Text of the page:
Another huge part of my team was my doula, Darcie. Talk about someone who has a calling! She's a hugger. Anyone who knows me well will notice that I am not a huge hand-shaker or hugger. She's the kind of person, however, who I did not hesitate to hug upon first meeting. She is warm and kind, she listened to all of my fears and concerns and gave equal weight to every last one of them, big or small. Having her to bounce ideas, worries and fears off of kept me sane. I felt so much more confident even just having her in the room as I labored. Something about her presence reminded me that every contraction would eventually end, that I would be able to get through it, and that each one brought be that much closer to being done. Anyone considering hiring a doula should absolutely do it. I cannot say enough kind things about my experience, it was one of the best decisions I have ever made.
Contrary to Isaac's entrance into the world, Vivian's was so much more peaceful, so much more joyful, and made me feel so much stronger. I have always been amazed at my body's ability to give birth, or even grow a baby, but I was so frustrated with what I perceived to be failures. I failed to push Isaac out, I failed to nurse him right away, I failed to heal well after his birth and I failed to ask for help when I needed it most. I feel like Viv's birth was a do-over. Not only was I able to experience something much closer to my ideal situation, but I was able to reflect on the past two years and start forgiving myself. I didn't fail Isaac. I was in over my head, I was not fully prepared. His birth left me exhausted and overwhelmed, and that is OK. I am not a villain. I was just a person doing something for the first time. Hear arrival helped me bring down some of the walls I'd built.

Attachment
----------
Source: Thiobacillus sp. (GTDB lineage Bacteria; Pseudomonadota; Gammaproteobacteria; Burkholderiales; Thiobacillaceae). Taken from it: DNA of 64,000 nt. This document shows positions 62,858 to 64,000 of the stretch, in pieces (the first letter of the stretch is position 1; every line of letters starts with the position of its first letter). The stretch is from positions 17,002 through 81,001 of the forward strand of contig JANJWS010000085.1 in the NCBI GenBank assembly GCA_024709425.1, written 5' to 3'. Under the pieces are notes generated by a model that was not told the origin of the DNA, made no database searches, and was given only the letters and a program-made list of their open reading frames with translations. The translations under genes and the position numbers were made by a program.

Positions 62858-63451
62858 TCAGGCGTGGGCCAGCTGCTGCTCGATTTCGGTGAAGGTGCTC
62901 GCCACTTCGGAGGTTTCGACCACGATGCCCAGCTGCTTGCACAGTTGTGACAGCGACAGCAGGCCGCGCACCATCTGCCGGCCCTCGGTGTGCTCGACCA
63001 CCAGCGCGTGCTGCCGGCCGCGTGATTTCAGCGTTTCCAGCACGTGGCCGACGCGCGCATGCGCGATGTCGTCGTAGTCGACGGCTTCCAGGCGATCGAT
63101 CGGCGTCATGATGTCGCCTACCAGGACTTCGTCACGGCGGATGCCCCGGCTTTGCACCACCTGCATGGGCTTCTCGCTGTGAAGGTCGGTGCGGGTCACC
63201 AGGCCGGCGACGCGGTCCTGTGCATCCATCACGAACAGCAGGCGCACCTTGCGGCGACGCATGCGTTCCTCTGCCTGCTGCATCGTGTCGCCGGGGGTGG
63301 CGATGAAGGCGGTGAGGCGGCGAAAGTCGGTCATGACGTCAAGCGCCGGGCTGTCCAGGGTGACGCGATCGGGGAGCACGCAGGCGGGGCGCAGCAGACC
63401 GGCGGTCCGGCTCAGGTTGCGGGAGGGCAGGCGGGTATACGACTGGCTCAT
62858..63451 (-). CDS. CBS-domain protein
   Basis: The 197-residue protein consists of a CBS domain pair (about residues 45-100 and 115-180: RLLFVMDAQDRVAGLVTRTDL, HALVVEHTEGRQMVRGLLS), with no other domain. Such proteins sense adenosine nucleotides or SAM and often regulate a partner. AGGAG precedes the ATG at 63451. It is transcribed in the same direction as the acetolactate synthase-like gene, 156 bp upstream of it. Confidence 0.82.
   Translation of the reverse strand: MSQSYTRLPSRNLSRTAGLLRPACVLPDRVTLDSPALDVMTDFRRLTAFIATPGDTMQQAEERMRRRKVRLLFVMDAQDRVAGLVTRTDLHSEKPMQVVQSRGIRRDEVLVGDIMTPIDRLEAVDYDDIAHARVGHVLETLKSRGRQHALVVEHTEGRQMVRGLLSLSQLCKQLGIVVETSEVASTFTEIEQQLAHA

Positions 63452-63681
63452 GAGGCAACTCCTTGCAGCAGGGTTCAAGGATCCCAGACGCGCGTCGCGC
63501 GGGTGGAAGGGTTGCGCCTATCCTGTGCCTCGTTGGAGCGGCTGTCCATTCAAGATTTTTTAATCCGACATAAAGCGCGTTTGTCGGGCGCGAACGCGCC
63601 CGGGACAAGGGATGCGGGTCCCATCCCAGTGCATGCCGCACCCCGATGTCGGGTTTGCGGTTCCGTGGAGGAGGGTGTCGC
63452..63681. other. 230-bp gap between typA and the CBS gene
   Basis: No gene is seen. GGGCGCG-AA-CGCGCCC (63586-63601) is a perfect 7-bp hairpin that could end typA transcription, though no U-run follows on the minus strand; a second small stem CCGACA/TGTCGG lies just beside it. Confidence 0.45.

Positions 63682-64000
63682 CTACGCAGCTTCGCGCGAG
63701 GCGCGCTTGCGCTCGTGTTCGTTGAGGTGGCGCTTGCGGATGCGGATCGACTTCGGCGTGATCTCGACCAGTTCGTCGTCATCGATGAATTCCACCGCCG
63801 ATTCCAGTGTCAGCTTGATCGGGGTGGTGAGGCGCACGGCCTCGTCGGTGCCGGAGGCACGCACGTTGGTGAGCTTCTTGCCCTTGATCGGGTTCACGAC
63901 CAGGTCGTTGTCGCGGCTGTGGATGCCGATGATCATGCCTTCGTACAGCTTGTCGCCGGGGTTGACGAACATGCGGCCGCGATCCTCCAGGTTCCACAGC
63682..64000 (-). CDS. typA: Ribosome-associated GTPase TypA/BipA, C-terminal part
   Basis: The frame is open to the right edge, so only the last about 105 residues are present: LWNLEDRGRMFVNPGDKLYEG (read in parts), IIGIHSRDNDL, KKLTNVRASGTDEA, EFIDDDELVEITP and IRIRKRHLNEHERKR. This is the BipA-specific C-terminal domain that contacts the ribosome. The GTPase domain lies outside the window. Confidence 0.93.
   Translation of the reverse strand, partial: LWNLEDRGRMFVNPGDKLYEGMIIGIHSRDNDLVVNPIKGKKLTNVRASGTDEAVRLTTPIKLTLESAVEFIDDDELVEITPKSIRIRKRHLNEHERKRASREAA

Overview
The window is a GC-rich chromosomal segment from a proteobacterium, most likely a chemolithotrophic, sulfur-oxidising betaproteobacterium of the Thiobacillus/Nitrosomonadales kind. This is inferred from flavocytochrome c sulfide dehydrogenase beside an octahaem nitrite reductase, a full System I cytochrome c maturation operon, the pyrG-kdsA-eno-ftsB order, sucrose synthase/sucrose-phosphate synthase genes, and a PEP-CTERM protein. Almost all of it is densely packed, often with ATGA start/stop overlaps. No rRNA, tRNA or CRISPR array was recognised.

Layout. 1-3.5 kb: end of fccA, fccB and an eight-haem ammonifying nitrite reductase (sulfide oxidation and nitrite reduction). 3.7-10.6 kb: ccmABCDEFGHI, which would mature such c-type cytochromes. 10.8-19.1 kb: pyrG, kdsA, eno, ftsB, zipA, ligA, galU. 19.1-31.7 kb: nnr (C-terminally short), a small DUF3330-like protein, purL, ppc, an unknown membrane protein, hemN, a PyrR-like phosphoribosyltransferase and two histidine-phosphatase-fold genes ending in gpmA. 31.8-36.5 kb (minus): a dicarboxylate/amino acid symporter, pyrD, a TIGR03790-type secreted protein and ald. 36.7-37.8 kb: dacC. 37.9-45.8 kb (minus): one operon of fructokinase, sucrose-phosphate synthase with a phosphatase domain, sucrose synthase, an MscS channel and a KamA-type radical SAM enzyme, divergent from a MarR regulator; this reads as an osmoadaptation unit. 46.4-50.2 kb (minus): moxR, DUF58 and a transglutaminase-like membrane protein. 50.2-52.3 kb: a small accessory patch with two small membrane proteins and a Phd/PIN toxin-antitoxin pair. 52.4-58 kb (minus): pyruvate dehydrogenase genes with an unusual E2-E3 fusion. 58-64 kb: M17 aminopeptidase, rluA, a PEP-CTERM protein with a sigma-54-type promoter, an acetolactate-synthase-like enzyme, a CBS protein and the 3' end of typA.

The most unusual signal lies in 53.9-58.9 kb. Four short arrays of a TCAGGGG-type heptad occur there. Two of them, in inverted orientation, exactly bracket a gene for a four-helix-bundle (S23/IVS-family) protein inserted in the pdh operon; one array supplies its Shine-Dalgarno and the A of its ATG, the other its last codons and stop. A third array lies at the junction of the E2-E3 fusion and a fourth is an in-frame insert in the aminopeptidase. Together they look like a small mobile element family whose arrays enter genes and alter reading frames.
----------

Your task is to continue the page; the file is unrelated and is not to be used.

A lot has changed for me. I can't seem to keep my mind off the backward way we bring babies into the world in this country. Viewing birth through a medical lens is so unnecessary. Unless there truly are problems that require a doctor's intervention, why are we so set on having surgeons deliver our babies and care for us prenataly? Midwives are the shit and should be our first thought when we're pregnant. We are taught that labor is the worst thing ever to happen and that it should be feared and medicated "away". We are led to believe that screaming in terror and agony are par for the course, that laying down on our backs is how babies come out easiest and that doctors and nurses know best when it comes to our own bodies. I'm here to tell you that giving birth without a drug cocktail was significantly less painful and frightening that it was with drugs. I was so present this time, so much more in control. Fear is unnecessary if you trust your body and your care team, and when your care team trusts you and your body, the work of baby-having gets done. I mean, it's not easy and it sure does hurt, you know I don't lie about that nonsense. But the pain makes sense. After both of my experiences I would never poo-poo an epidural, if that's what a woman wants. If I were to have another baby, however, I would like to try to go all the way without any intervention. That's not going to happen though...I'm tapping out. Hydronephrosis of the kidney has scared me off the whole pregnancy thing altogether and I am getting out of the baby making game. I won't miss it either! While it is transformative and amazing, on the best days, it is rough going and requires a lot of a person. Being done is bitter-sweet, but I can now concentrate on these two kids-- I have my hands quite full with them!